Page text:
Jordan’s vaccination plan extends beyond simple procurement of the vaccine, conducting social media information campaigns through WhatsApp and other community networks to let refugees know when they are eligible for the vaccine, to answer any questions they may have about receiving the vaccine, and to help people overcome potential hesitations towards getting the vaccine. After completing the on-line sign up, patients receive a text message with the details of their appointment, and the UNHCR facilitates their transport to a clinic. Patients will also receive a second text when it’s time for their second dose. Though this system has proved mostly effective, the online sign-up and administration of the shots makes it difficult to reach refugee populations in urban areas, limiting vaccination to those living in camps. 

Mohsen Ibrahim, a 65-year old Syrian farmer living in the Zaatari refugee camp in northern Jordan, was among one of the first to receive the vaccine. Even while waiting for his shot in the health clinic, he expressed that he still could not believe he would be getting the vaccine so soon:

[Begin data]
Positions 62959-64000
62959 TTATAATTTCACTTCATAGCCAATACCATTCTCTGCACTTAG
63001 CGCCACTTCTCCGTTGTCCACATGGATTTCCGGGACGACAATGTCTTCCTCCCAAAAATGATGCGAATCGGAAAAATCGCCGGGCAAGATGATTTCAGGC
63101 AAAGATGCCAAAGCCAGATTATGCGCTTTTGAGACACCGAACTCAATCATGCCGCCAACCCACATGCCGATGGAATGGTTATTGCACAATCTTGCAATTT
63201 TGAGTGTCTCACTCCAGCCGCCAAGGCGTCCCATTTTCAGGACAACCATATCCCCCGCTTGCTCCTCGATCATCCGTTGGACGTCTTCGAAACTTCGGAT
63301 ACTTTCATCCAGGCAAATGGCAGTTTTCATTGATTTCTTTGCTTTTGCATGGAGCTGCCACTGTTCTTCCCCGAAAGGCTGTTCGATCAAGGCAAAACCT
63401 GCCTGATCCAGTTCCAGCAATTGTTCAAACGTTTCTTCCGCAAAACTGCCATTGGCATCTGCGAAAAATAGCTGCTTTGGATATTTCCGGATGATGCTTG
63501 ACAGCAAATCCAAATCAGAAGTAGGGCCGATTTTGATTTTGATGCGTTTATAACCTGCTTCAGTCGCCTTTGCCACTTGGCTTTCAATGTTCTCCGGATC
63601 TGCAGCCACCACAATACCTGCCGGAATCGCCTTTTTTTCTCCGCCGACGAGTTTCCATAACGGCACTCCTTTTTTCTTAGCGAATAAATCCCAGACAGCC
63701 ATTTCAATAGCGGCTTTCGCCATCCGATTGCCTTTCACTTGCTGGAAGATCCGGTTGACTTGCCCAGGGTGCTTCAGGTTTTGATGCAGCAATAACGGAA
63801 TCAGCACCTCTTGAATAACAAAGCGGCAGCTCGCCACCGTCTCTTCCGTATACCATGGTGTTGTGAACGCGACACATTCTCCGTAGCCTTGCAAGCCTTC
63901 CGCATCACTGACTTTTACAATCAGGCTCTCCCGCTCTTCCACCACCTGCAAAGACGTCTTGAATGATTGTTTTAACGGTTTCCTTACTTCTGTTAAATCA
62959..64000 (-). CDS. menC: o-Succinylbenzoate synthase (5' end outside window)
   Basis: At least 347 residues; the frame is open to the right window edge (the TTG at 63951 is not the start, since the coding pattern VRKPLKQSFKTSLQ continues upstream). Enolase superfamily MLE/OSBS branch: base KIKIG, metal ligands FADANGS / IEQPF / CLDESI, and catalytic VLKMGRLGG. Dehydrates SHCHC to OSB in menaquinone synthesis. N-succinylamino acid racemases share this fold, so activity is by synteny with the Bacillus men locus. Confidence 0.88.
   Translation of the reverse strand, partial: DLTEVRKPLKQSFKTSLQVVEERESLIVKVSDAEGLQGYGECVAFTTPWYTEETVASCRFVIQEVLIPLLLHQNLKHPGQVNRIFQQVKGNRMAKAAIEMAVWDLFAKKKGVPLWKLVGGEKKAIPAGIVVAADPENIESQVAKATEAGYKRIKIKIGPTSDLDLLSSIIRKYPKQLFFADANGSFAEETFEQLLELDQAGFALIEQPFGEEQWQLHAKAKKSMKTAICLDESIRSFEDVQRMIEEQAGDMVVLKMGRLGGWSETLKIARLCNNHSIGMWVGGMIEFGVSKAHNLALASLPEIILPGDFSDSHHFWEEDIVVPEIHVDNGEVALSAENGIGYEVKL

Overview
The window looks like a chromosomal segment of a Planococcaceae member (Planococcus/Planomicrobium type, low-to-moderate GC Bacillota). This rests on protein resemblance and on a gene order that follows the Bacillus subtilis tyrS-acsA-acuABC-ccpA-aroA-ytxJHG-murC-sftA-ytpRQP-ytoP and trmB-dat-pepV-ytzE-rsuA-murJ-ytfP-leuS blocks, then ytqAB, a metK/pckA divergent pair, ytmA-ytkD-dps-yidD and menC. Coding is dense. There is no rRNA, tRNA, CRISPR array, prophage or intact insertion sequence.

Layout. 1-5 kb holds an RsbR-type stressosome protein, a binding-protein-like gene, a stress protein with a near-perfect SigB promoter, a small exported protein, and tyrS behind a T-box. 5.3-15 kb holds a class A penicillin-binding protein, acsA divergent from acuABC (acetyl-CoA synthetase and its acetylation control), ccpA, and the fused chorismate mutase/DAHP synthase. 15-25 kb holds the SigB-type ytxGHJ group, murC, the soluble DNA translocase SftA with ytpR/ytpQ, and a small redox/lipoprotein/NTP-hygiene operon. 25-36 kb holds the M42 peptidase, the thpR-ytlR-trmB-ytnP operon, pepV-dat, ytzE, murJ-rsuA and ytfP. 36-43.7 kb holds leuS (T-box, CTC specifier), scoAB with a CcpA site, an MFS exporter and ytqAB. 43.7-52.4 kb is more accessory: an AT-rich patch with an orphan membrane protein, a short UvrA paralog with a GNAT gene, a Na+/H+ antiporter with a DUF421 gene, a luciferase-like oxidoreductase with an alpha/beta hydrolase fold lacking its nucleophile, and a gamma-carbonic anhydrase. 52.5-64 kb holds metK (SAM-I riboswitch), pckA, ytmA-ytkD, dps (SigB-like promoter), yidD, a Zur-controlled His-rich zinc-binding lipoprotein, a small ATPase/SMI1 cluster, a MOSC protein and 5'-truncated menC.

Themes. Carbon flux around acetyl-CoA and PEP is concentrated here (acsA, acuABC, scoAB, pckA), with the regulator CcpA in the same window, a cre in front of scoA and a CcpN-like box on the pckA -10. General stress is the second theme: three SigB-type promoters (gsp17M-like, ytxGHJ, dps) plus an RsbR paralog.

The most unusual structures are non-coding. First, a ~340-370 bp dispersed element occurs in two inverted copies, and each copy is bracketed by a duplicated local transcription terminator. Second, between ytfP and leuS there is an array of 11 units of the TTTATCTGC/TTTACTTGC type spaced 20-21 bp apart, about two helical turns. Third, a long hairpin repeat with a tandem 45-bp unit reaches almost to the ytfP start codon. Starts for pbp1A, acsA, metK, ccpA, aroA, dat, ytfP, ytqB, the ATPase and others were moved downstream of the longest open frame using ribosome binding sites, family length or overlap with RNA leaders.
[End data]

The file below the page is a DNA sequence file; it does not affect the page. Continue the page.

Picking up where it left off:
“I expect a country to vaccinate its own citizens first. It’s their right, but I am so glad Jordan sees it differently”

Mohsen Ibrahim 

For refugees like him, who shares 2 crowded trailers between his 7 children and 5 grandchildren in the Zaatari camp, the vaccine could truly be life-saving. 

What can we do?

In a world plagued by health inequality, where the wealthiest nations have had access to better treatment and health care for centuries, it is difficult to see hope for change. There is hope in the way Jordan prioritises the health of its refugees, and other nations committed must develop plans using a similar humanitarian framework to ensure vaccine access for their refugee populations. As we begin to receive the vaccine ourselves and try to return to some sense of normalcy, it is also imperative for us to remember that for the world’s 80 million forcibly displaced people, there was never a sense of normalcy. 

UNHCR and the International Rescue Committee (IRC) have been bringing medical supplies, personal protective equipment, and other essential resources to refugees through their COVID-19 response campaigns since March 2020. Even a small donation can help to protect those who are most vulnerable during this pandemic.

This Post Has 4 Comments

  1. Zarr

    Very informative and well written article.

  2. Zoha Baig

    “As we begin to receive the vaccine ourselves and try to return to some sense of normalcy, it is also imperative for us to remember that for the world’s 80 million forcibly displaced people, there was never a sense of normalcy.” Very well said! Overall a very enlightening article. We need to do better in helping refugees

  3. MK

    Good information and well written article!

  4. Muna Siddiqi

    An eye opener. One would think that refugees are accounted for in wealthy nations since they are just a drop in the bucket. Hope things change for them.